Taking actions to become a zero-waste school can be “a big pain,” says Brian Shmaefsky, professor of biology and environmental science at Lone Star College in Kingwood, Texas. But he adds, “As an environmental scientist, I typically look at waste reduction because of budget concerns…Now [that] we can provide digital [assignments and tests] at school, it has really made a big difference in reducing paper costs. [We’ve seen a] 95% drop in costs.”
While “budget cuts drive zero-waste efforts,” he allows, “a cost-cutting mentality [must eventually be] replaced by a sustainability mentality.”
In labs, says Shmaefsky, zero waste “gets tricky. Traditional labs use a lot of reagents, animal specimens, and disposables.” He advises, “First try to do as much virtually as possible; students get the same effect without chemical and animal waste. With virtual labs, [students] can make an error and not have to start over. [After the virtual lab,] then do an actual lab, and [you’ll] have less mistakes made by students.”
In his school’s chemistry courses, teachers “took a reduction approach [by using] smaller amounts of reagents per class. Or [they substituted] labs [for ones in which] some chemicals are reusable, versus [having] waste disposal. In simple procedures, [you can] reuse reagents,” he relates.
Biology teachers found “a vendor that [sold] simple home kits with reusable, safe materials. Students could buy the kits instead of paying a lab fee,” Shmaefsky contends. “When students are finished with the kits, as the group project, students could clean them up and donate them to schools that didn’t have the materials. [Schools receiving donations] were particularly elementary schools; we gave them instructions to recycle or reuse the kits. Anything that had to be disposed of was environmentally friendly and in small amounts….
“A civic engagement project made our environmental science class very green. We became a recipient of trash; students collected trash and built their own environmental equipment. [For example, instead of throwing soda bottles in the trash,] they made Berlese funnels out of [the] bottles,” Shmaefsky recalls.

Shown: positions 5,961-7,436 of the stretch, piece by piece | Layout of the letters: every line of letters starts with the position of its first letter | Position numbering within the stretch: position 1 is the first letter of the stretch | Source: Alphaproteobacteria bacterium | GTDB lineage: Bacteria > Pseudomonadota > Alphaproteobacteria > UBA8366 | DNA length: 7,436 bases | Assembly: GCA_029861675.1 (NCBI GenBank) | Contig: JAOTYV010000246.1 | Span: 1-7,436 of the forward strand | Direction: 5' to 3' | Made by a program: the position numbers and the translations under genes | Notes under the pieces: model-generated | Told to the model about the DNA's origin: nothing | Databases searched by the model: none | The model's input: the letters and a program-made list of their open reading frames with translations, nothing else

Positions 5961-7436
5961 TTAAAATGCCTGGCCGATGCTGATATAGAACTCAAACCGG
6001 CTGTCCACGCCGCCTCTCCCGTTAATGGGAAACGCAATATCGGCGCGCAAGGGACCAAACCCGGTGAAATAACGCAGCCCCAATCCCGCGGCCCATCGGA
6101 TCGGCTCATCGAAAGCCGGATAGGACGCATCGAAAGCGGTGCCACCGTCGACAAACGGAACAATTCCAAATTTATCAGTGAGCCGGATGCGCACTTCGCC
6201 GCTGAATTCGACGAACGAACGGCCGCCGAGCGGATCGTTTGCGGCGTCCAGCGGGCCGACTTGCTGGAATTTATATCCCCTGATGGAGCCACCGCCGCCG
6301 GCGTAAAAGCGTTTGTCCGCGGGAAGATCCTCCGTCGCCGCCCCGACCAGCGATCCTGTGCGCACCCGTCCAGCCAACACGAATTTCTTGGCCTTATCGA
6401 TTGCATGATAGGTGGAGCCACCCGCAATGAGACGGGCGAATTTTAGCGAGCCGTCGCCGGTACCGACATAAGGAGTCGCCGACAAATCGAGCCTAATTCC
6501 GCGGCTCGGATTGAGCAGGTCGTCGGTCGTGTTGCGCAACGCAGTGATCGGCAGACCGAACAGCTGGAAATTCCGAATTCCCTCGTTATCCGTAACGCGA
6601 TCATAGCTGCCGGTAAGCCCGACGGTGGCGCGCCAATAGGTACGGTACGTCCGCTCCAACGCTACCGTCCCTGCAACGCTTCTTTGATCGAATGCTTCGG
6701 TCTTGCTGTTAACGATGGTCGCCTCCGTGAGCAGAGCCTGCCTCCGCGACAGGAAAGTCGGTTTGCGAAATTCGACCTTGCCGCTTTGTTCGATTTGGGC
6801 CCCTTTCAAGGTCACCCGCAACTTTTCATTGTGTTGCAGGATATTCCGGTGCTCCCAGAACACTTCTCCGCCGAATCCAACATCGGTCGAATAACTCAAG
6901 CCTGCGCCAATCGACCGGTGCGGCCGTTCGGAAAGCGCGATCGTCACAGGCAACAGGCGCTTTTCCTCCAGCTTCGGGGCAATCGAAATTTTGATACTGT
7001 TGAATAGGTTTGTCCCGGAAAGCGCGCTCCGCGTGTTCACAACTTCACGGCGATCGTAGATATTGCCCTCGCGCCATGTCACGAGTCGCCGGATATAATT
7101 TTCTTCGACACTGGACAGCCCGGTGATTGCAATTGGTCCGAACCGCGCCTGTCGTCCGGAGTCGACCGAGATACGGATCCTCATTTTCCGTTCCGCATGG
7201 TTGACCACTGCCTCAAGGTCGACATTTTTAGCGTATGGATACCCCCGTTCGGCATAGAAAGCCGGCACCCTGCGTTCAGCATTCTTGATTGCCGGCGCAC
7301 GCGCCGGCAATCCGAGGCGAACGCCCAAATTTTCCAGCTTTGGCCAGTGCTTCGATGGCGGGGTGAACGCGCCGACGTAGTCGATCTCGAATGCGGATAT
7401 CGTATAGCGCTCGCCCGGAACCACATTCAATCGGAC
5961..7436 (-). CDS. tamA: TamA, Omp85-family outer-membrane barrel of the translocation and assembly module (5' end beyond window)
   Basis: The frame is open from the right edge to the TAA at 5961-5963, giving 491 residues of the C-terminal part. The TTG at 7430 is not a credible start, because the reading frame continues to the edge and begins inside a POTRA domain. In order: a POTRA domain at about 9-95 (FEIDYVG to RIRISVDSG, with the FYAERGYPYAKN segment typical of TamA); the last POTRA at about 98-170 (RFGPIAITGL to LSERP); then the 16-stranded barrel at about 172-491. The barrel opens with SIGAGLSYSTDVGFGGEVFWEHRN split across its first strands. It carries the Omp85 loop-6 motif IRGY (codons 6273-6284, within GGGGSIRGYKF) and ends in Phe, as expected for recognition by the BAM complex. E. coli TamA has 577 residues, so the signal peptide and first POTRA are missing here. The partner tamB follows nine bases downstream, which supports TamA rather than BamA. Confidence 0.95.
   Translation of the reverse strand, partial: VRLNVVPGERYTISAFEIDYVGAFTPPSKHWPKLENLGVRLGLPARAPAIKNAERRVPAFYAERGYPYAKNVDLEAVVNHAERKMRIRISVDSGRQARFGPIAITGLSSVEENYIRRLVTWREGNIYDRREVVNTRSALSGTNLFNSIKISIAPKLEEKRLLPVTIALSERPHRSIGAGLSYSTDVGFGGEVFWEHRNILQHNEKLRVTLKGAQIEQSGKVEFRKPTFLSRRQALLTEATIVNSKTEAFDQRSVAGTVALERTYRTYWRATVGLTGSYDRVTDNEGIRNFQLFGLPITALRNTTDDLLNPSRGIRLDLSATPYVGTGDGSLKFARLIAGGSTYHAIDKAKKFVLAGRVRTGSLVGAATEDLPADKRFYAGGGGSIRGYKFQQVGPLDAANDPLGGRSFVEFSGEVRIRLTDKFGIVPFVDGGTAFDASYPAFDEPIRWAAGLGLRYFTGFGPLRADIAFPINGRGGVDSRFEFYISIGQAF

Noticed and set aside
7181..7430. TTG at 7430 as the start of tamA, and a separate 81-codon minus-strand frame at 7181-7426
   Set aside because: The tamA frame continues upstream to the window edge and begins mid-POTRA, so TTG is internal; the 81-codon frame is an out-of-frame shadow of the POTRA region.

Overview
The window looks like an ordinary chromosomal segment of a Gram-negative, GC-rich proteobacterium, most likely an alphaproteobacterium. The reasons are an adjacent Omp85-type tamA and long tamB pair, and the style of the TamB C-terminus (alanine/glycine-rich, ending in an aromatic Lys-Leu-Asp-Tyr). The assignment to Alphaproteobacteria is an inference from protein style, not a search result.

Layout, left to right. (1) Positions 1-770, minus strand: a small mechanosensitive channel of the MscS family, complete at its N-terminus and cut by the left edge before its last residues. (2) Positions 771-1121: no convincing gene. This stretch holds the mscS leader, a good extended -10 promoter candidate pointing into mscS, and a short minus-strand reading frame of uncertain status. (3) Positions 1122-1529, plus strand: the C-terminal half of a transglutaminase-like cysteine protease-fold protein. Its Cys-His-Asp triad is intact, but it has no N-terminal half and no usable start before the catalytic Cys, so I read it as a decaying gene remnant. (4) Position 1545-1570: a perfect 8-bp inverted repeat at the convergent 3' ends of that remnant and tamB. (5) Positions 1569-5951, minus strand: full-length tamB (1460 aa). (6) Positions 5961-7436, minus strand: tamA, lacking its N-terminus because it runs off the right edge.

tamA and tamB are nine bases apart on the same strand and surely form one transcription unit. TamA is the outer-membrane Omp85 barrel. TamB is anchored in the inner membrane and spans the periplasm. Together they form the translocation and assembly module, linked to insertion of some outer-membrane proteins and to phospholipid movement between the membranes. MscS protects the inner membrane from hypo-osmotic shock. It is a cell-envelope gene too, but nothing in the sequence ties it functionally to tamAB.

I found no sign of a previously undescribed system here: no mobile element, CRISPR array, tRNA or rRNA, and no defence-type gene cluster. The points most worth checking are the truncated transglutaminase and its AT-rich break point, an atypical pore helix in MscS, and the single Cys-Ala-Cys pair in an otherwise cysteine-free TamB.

At P.S. 333 Manhattan School for Children in New York City, K–5 science teacher Shakira Provasoli serves as sustainability coordinator and has spearheaded zero-waste efforts. Last year, when a kindergarten class discovered their classroom couldn’t achieve zero waste because of the cafeteria food’s packaging, she had the kindergarteners write letters explaining the problem, and sent them to the city’s Department of Education’s Office of Sustainability. When the city’s departments of sanitation and education chose 100 schools to launch a zero-waste pilot program, her school was among them.
“It was the first year my school had a lot of resources and people devoted to zero waste,” says Provasoli. “It was a lot easier to do because I was not the only one to promote sustainability.”
A group of parents found a source of compostable trays to replace plastic foam trays, for example. “A waste disposal service agreed to pick up the composted trays for free if the school weighed [the amount of compost] for a month…We went from 12 bags of garbage collected seven years ago to not even one full bag on the first day,” she reports. “We’re hoping to do this with utensils; we haven’t eliminated plastic utensils yet.”
Provasoli works with TerraCycle (https://goo.gl/2xJxCt), a program offering free national recycling solutions. “They send us a link for shipping labels for sending [food packaging waste] to them. We accumulate points that can be redeemed for money,” she explains.